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Mutations in the LRRK2 gene are the most common genetic cause of Parkinson’s disease, with frequencies displaying a high degree of population-specificity. Although more than 100 coding substitutions have been identified, only seven have been proven to be highly penetrant pathogenic mutations. Studies however are lacking in non-white populations. Recently, Lrrk2 p.Q1111H (rs78365431) was identified in two affected Hispanic brothers and absent in 386 non-Hispanic white healthy controls. We therefore screened this variant in 1460 individuals (1150 PD patients and 310 healthy controls) from 4 Latin American countries (Peru, Chile, Uruguay and Argentina).
In our case-control series from Peru and Chile we observed an increased frequency of Lrrk2 p.Q1111H in patients (7.9%) compared to controls (5.4%) although the difference did not reach significance (OR 1.38; p=0.10).
In addition, the frequency of Lrrk2 p.Q1111H varied greatly between populations and further screening in a set of pure Amerindian and pure Spanish controls suggested that this variant likely originated in an Amerindian population. Further studies in other Latin American populations are warranted to assess its role as a risk factor for Parkinson’s disease. Screening in Parkinson’s disease patients from under-represented populations will increase our understanding of the role of LRRK2 variants in disease risk worldwide.
Genetic forms of Parkinson’s disease (PD) have revolutionized the way we view this late-onset sporadic disorder. Mutations in five genes (Parkin, Pink1, DJ-1, SNCA and LRRK2) are sufficient to cause parkinsonism, however most are rare and found in patients with a family history or early-onset symptomatic presentation. The complexity of the more frequent sporadic late-onset PD suggests the combined effect of a number of common low penetrant genetic variations which increase the risk of developing the disease. To date, most LRRK2 studies have examined populations of European or Asian origin, and have helped to determine the role of variants in PD susceptibility in these populations. Through these studies, it has become clear that the frequency of LRRK2 variants may be population specific. For example, the prevalence of Lrrk2 p.G2019S varies greatly, accounting for approximately 1% of PD cases in populations of European origin and less than 1% in Asian populations, but increasing up to 41% in North Africans [1-2]. Also, the identification of PD risk factors Lrrk2 p.R1628P and p.G2385R in Asia shows the power of good ethnically-matched case-control studies [3-4].
In a comprehensive LRRK2 sequencing study of all 51 exons, Nichols and colleagues found several putative pathogenic variants in patients from 88 multiplex families, mostly of European-origin . A Glutamine to Histidine substitution (p.Q1111H; rs78365431), was identified in 2 Hispanic siblings; DNA was not available for any other family members and thus segregation analysis could not be performed. This Glutamine in position 1111 is highly conserved in most species, thus a change from this uncharged amino acid, to a positively charged Histidine could modify the leucine-rich repeat domain and have an impact in Lrrk2 activity. Since this variant was absent in 368 white healthy controls, the authors nominated Lrrk2 p.Q1111H as potentially pathogenic. However, this finding has not been confirmed as several subsequent studies that screened the entire LRRK2 coding region in PD case-control samples of European and Asian origin failed to detect this variant [2, 6-8].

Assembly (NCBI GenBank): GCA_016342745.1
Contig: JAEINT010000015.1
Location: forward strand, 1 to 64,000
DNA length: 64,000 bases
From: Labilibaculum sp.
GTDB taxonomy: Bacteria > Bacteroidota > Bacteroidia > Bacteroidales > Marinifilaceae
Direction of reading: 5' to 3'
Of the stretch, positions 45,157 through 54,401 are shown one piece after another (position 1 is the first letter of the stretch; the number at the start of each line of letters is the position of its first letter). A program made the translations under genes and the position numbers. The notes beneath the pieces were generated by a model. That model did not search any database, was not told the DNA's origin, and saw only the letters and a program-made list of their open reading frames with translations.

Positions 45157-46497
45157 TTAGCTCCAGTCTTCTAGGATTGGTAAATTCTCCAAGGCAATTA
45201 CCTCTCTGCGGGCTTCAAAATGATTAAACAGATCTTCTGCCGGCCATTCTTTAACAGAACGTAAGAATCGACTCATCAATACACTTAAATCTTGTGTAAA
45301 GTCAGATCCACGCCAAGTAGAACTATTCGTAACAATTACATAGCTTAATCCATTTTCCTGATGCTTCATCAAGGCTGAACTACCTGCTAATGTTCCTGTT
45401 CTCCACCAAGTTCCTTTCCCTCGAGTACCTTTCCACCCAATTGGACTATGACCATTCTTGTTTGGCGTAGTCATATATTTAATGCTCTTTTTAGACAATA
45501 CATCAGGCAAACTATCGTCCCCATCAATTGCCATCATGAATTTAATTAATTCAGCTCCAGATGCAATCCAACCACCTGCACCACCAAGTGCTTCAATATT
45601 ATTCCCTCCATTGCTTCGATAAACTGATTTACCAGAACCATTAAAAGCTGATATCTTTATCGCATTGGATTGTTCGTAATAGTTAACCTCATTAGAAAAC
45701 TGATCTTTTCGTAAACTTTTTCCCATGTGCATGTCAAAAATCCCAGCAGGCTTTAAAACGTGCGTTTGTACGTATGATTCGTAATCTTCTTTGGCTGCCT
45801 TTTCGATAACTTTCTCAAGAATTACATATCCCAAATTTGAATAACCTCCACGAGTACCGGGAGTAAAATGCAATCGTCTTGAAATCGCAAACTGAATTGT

Given that Lrrk2 p.Q1111H was identified in Hispanics siblings, and that this amino acid is highly conserved across most species, we sought to determine the frequency and pathogeneicity of this variant by screening samples from four countries in Latin America.
For this study, we screened a total of 1150 patients with PD from four different countries in Latin America (Table 1). The samples from Peru, Uruguay and Argentina were collected through the Latin American Research Consortium on the Genetics of PD (LARGE-PD). The Chilean sample originated from the capital, Santiago and was recruited independently. All patients met UK PD Society Brain Bank clinical diagnostic criteria. Healthy controls came from Peru (n=197) and Chile (N=162). Since admixture is very different in these populations, both patients and controls were asked about maternal and paternal ancestry. All subjects from Chile and almost all from Peru defined themselves as “mestizo”, a term that indicates a mixture of European (mostly Spanish) and Amerindian ancestry. On the other hand, the vast majority of subjects from Argentina and Uruguay reported exclusively European ancestry.
We also screened 49 controls of pure Amerindian ancestry, based on origin of both parents and all 4 grandparents, from Peru (Aymara, n=16; Quechua, n=25; Aymara and Quechua, n=8), and 250 controls from Spain to estimate the frequency of p.Q1111H in the parental populations.
Seventeen patients carrying known pathogenic genetic PD-variants in the LRRK2 gene were excluded in this study (15 with p.G2019S and 2 with p.R1441G).
Ethical approval for the research was obtained from the Ethical Committee of each institution and all study subjects gave informed consent. All experiments on human subjects were conducted in accordance with the Declaration of Helsinki (http://www.wma.net).